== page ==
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The King's Head Inn, Market Square, Aylesbury, England

The King's Head is one of the oldest public houses with a coaching yard in the south of England. It is located in the Market Square, Aylesbury, Buckinghamshire, and is a Grade II* Listed Building, the oldest part of the building being of 15th-century design; however, the cellars are much older, dating back to the 13th century, and may have been part of the local friary. The property was part of the Buckinghamshire estates of Nathaniel, 1st Lord Rothschild (1840-1915) which passed to his son, the Hon. Nathaniel Charles Rothschild (1877-1923). In 1925, the King’s Head Inn, (together with the Manor House, Princes Risborough), was given to nation by Charles’ family in his memory.


The first documentary reference to The King's Head is in 1455, appearing in a conveyance between William Wandeford, a London wool merchant, and Ralph Verney, a former master of the London Mercer's Company. King Henry VI possibly stayed at the inn while on a tour of the country with his new wife Margaret of Anjou in the 15th century. From the mid-17th century onwards, The King's Head thrived as a coaching inn. In c.1750, innkeeper William Bell converted the cottages (now the public house) to accommodate stagecoaches with room upstairs for his servants. The enclosure of the courtyard with additional stables to the one at the rear, which dates back to the late 16th century, provided housing for nearly thirty horses. In the late 17th century, The King's Head began taking delivery of mail. One of the grandest rooms at The King's Head is the Gatehouse Chamber. This dates from the mid-16th century but, in the 17th century, Assize Courts met here to discuss criminal cases. Judges would announce their verdicts out of the front window of the chamber, which would have then overlooked the Market Square. The main feature of the room is the ceiling, which is the work of the Victorian architect George Devey who was commissioned by the Rothschild family in the 1880s to undertake changes to The King's Head. He was responsible for offsetting the front window to retain the view of the Market Square. He also remodelled the ceiling in a Victorian mock Tudor style using some of the original beams, and added oak panels to the Dining Room.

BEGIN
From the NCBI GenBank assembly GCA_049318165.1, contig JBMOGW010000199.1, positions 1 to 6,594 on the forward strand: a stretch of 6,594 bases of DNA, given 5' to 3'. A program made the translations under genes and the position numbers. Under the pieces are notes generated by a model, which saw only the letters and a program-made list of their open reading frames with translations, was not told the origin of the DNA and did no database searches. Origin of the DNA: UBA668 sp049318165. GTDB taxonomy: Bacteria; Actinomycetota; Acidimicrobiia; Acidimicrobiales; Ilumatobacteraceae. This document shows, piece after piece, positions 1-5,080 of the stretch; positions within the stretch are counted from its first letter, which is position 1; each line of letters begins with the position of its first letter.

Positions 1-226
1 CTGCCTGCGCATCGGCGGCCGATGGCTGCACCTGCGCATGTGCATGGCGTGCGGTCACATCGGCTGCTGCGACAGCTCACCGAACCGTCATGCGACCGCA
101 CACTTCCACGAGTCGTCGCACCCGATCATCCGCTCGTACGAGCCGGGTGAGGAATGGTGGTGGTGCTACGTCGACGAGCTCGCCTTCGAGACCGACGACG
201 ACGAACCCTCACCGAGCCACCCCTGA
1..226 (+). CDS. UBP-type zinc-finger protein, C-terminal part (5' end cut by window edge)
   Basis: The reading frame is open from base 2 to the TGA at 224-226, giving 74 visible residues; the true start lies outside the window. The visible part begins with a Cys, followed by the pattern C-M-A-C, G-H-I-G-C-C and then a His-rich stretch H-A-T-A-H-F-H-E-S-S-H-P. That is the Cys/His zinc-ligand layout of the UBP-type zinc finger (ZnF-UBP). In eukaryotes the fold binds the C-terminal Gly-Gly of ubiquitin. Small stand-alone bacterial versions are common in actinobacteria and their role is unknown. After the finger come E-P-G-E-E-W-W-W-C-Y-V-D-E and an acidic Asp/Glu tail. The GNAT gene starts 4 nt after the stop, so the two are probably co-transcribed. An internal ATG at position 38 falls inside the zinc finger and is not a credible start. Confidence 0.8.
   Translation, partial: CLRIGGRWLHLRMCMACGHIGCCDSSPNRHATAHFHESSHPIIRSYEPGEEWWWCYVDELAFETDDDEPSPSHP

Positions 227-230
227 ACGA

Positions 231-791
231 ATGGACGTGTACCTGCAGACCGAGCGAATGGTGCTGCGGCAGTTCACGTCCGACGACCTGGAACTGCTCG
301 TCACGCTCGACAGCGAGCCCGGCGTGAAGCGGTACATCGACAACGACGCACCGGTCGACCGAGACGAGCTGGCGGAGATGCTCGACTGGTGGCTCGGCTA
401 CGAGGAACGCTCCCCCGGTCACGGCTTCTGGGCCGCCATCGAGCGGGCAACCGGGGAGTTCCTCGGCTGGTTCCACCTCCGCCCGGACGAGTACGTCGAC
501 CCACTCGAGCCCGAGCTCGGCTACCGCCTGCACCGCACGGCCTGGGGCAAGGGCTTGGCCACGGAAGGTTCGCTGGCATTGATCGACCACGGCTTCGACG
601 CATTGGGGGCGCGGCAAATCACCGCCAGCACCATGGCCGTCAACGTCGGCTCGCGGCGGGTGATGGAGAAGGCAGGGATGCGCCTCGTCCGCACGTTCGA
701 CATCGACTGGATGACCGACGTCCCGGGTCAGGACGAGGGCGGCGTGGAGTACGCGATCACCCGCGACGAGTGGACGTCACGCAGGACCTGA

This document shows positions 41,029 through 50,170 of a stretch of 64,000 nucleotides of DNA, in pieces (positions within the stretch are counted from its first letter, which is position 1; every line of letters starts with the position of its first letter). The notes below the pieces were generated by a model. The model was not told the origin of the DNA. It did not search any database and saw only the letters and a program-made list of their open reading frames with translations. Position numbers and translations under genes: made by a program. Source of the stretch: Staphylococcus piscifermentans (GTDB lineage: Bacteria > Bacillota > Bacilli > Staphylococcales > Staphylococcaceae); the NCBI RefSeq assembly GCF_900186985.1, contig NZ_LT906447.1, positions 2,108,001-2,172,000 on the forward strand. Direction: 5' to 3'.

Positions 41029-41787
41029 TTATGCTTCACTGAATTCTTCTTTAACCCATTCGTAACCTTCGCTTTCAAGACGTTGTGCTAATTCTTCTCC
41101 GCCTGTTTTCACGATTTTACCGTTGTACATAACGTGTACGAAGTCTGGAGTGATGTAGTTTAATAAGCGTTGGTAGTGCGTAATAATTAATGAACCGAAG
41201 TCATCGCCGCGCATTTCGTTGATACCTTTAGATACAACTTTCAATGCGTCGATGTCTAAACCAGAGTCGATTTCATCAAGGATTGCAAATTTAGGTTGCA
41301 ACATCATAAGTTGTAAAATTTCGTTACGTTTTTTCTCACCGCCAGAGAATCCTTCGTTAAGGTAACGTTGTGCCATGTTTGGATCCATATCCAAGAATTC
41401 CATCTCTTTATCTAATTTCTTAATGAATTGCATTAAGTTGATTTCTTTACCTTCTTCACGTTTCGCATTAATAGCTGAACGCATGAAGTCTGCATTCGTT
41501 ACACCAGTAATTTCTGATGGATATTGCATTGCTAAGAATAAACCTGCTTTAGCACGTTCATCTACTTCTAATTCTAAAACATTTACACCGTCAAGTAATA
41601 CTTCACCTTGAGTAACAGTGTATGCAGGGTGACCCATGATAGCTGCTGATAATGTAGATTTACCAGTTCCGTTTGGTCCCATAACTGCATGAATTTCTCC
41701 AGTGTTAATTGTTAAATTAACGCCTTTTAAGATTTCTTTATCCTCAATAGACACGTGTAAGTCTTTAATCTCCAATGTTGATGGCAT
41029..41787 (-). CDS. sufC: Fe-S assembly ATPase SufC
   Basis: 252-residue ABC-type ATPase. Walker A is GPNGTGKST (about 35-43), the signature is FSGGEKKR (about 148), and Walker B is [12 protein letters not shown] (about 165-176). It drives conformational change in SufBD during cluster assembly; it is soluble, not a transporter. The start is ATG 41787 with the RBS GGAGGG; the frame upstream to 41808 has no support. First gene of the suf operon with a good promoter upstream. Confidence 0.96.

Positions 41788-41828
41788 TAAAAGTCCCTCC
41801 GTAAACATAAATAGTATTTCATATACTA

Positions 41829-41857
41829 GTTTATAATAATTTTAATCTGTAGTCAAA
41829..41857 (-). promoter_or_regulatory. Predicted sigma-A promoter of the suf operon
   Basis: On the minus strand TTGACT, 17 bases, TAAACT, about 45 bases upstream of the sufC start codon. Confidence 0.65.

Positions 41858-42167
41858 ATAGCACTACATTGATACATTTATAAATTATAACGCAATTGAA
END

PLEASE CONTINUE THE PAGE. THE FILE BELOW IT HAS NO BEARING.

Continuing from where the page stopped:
Notable features

A rare surviving clock decorates the wall, a Tavern clock, also known as an Act of Parliament clock. In 1797, William Pitt the Younger introduced a tax on all clocks and watches and public clocks such as these became much more popular to check the time of day. The bar was installed by the Rothschild family who had acquired the property as a hotel in the 19th century.

The National Trust

After a number of years serving as a hotel, the property was donated to the National Trust in 1925; visitors are still able to go to the inn, which still functions as an English public house.

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